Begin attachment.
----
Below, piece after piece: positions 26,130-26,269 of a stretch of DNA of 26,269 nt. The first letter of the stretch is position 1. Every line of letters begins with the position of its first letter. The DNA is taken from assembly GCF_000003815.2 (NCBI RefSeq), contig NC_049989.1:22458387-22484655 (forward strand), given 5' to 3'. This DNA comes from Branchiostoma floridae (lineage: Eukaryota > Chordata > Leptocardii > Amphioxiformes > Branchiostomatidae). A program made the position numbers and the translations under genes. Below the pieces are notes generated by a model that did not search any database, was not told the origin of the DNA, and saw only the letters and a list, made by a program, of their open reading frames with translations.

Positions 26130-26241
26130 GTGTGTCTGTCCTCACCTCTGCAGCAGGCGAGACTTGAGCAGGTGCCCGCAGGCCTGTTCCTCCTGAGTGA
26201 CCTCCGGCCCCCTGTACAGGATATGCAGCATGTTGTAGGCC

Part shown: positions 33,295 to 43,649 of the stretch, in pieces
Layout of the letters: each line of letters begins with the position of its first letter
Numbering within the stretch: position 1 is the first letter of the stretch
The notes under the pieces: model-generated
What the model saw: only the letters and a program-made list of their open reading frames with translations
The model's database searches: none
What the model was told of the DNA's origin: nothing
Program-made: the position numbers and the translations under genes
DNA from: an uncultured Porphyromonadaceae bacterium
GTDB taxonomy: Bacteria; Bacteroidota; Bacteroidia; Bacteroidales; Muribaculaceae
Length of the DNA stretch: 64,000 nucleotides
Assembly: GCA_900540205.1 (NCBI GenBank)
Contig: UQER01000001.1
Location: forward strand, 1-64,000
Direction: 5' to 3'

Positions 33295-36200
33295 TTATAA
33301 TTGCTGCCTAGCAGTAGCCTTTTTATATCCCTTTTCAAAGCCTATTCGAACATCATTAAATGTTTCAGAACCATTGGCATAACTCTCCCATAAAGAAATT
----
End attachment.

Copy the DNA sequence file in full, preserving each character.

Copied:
Below, piece after piece: positions 26,130-26,269 of a stretch of DNA of 26,269 nt. The first letter of the stretch is position 1. Every line of letters begins with the position of its first letter. The DNA is taken from assembly GCF_000003815.2 (NCBI RefSeq), contig NC_049989.1:22458387-22484655 (forward strand), given 5' to 3'. This DNA comes from Branchiostoma floridae (lineage: Eukaryota > Chordata > Leptocardii > Amphioxiformes > Branchiostomatidae). A program made the position numbers and the translations under genes. Below the pieces are notes generated by a model that did not search any database, was not told the origin of the DNA, and saw only the letters and a list, made by a program, of their open reading frames with translations.

Positions 26130-26241
26130 GTGTGTCTGTCCTCACCTCTGCAGCAGGCGAGACTTGAGCAGGTGCCCGCAGGCCTGTTCCTCCTGAGTGA
26201 CCTCCGGCCCCCTGTACAGGATATGCAGCATGTTGTAGGCC

Part shown: positions 33,295 to 43,649 of the stretch, in pieces
Layout of the letters: each line of letters begins with the position of its first letter
Numbering within the stretch: position 1 is the first letter of the stretch
The notes under the pieces: model-generated
What the model saw: only the letters and a program-made list of their open reading frames with translations
The model's database searches: none
What the model was told of the DNA's origin: nothing
Program-made: the position numbers and the translations under genes
DNA from: an uncultured Porphyromonadaceae bacterium
GTDB taxonomy: Bacteria; Bacteroidota; Bacteroidia; Bacteroidales; Muribaculaceae
Length of the DNA stretch: 64,000 nucleotides
Assembly: GCA_900540205.1 (NCBI GenBank)
Contig: UQER01000001.1
Location: forward strand, 1-64,000
Direction: 5' to 3'

Positions 33295-36200
33295 TTATAA
33301 TTGCTGCCTAGCAGTAGCCTTTTTATATCCCTTTTCAAAGCCTATTCGAACATCATTAAATGTTTCAGAACCATTGGCATAACTCTCCCATAAAGAAATT